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Georgian army: business is above all

24.12.2012 09:46

For the second month running Georgia remains a leader of scandalous news in the world media space. Reports relating to the military sector have a special place in this stream of news.

The new authorities when investigating government officials' abuse of power under Mikhail Saakashvili have revealed a number of suspicious transactions to acquire weapons for the Georgian army. Thus, at the end of this November, Prime Minister Bidzina Ivanishvili said the public prosecutor's office will take up the case of acquisition by the former leadership of the Ministry of National Defense, of the old-style Kalashnikov guns. The contract was awarded in the amount of 42 million lari ($25 million), which ten times exceeds the real value of the acquired weapons.

Corruption in the Georgian army has been long talked about, but with the change of power in the country, this issue has become particularly acute. Because, you know, contrary to the former Georgian leaders' statements of widespread rooting out corruption, this phenomenon has become the prerogative of the upper strata. Scarcely Irakli Alasania took office of Ministry of Defence of Georgia, speaking about the lack of transparency in tendering and procurement, when he called the Defense Ministry a "nest" of corruption. Apparently, the Kalashnikov guns transaction excellently proves his words. The new authorities are not able to identify all participants in the transaction, even the country selling of obsolete weapons remains unknown.

Military analysts can only assume that any of the states of Eastern Europe getting rid of old arsenals can act as a gun dealer. It is extremely significant when in 2004, Georgian Defense Minister Irakli Okruashvili, purchased from Ukrainian Ukrspetsexport government campaign 40 units of infantry fighting vehicles (BMP-2) totaling 6 million 800 thousand dollars. Already in September 2005, during a large-scale military exercise 38 of 40 units of BMP-2 broke down.

These are not isolated cases of "mutually beneficial deals" with kickbacks to Georgia's top leadership, suffice it to mention the contract for air defense systems supply. In early 2005, the Ukrspetsexport GC and the Ministry of Defence of Georgia signed contracts for delivery to Georgia of OSA-AKM and BUK-M1 air-defense missile complexes after having been repaired in Ukraine and 36D6 radar that can be used in conjunction with modern air-defense missile complexes and systems, including the modern S-300 air-defense missile system.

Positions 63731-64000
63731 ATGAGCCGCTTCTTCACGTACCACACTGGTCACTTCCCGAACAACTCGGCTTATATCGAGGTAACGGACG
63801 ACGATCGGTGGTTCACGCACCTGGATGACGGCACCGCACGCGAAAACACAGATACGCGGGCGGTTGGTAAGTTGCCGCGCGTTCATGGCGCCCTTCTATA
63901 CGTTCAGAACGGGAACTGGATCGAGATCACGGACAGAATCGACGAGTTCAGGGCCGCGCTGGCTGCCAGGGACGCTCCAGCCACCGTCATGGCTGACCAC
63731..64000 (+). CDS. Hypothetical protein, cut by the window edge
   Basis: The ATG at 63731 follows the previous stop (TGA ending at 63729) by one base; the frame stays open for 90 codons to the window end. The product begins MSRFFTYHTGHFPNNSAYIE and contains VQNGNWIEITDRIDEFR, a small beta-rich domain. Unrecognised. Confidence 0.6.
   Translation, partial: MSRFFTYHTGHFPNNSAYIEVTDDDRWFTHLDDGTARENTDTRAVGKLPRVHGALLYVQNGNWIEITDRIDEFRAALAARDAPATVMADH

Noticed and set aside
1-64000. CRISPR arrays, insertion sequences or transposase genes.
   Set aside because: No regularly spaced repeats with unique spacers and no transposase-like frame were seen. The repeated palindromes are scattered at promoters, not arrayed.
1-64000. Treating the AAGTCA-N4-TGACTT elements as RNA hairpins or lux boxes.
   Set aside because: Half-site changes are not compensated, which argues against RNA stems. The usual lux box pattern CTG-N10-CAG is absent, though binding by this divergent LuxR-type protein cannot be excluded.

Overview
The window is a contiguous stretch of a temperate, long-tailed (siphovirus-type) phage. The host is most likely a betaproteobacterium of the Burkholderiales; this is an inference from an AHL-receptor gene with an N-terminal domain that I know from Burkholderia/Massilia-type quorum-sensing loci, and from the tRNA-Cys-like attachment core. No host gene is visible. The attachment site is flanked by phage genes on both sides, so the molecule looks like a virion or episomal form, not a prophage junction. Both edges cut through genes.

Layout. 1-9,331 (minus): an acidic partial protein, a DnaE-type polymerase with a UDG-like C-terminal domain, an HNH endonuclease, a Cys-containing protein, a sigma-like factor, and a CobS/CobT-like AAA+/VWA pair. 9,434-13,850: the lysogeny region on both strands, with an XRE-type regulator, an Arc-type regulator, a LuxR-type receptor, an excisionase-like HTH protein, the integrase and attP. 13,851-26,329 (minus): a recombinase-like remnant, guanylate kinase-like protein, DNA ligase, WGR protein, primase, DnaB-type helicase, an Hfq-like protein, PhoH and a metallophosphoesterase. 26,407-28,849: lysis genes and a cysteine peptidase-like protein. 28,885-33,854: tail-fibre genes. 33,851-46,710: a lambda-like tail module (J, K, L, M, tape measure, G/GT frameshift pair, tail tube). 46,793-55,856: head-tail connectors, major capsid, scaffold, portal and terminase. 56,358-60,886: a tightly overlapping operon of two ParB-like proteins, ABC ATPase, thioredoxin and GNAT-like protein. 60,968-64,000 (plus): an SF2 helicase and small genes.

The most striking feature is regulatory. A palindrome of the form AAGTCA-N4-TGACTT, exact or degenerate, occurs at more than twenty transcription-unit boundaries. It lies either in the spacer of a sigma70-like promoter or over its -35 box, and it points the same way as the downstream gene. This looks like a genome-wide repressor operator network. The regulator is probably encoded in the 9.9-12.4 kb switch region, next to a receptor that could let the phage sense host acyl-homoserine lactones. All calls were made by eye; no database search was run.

It's no easy thing to play a blame game in the circumstances. Most supporters of Mikhail Saakashvili, who held leading positions and were involved in such transactions, are now in hiding. The last pro-presidential Minister of Defense Dmitri Shashkin after October elections hastily moved with his family to the United States. However, D.Shashkin's predecessor in office, Bacho Akhalaia is under arrest.

Although he has not been charged with any questionable procurement of arms, he is imprisoned also on military case. Former minister is accused of beating soldiers. According to Georgia's new Chief Prosecutor Archil Kbilashvili, six soldiers, the alleged victims of beating, have complained against Akhalaia, former Chief of Joint Staff of the Georgian Armed Forces, Brigadier General George Kalandadze and commander of the Georgian army's elite 4th brigade Zurab Shamatava. As follows from the text of the complaint, in October 2011 Akhalaia, in the presence of Kalandadze and Shamatava in his office "committed verbal and physical abuses upon six soldiers, and also hit one soldier with the handle of a knife on the head." Then the victims were taken to the Vaziani military base and were subjected to new abuses there.

It is significant that Georgian soldiers today are not spared not only at home, but also at the front of NATO. Georgia's losses during the operation of the alliance in Afghanistan have reached 18 people killed. Two Georgian battalions are deployed in one of the most volatile provinces - Helmand. However, the Ministry of Defence is proud of the participation in the wars for the interests of other states and says that from the countries not members of NATO, Georgia is the largest contributor to the international operation in Afghanistan. Saakashvili keeps up with it and once said the soldiers sent to war with the Taliban "at the risk of their lives get the experience that is a prerequisite for the strengthening of our country".

In October, Georgia increased the number of its troops in Afghanistan by another 600 people. According to the military department, currently the number of Georgian troops, members of the International Security Assistance Force, is about one and a half thousand military men. Commenting on the almost double amplification of the group, the Georgian MFA in answer to journalists' questions on reasonability of this event said "it is necessary for the coalition, it is necessary for all neighboring states to prevent Afghanistan from turning again into a hotbed of al-Qaeda, terrorism, and a giant drug trade."

It is hard to believe in the Georgian leadership's sincerity of concerns about the fate of the people of Afghanistan. Most probably the country's participation in these wars is just a profitable enterprise for its leaders. For food for powder "made in Georgia" its Western friends are willing to generously pay in the form of "aid for development of the armed forces". Weapons purchases by the Georgian authorities at fabulous prices fit into this concept too. With this approach, it is not surprising that at the sight of a serious opponent the Georgian military prefer to flee under various pretexts. And sometimes, surpassing all expectations. Perhaps someone is just afraid of losing his lucrative business?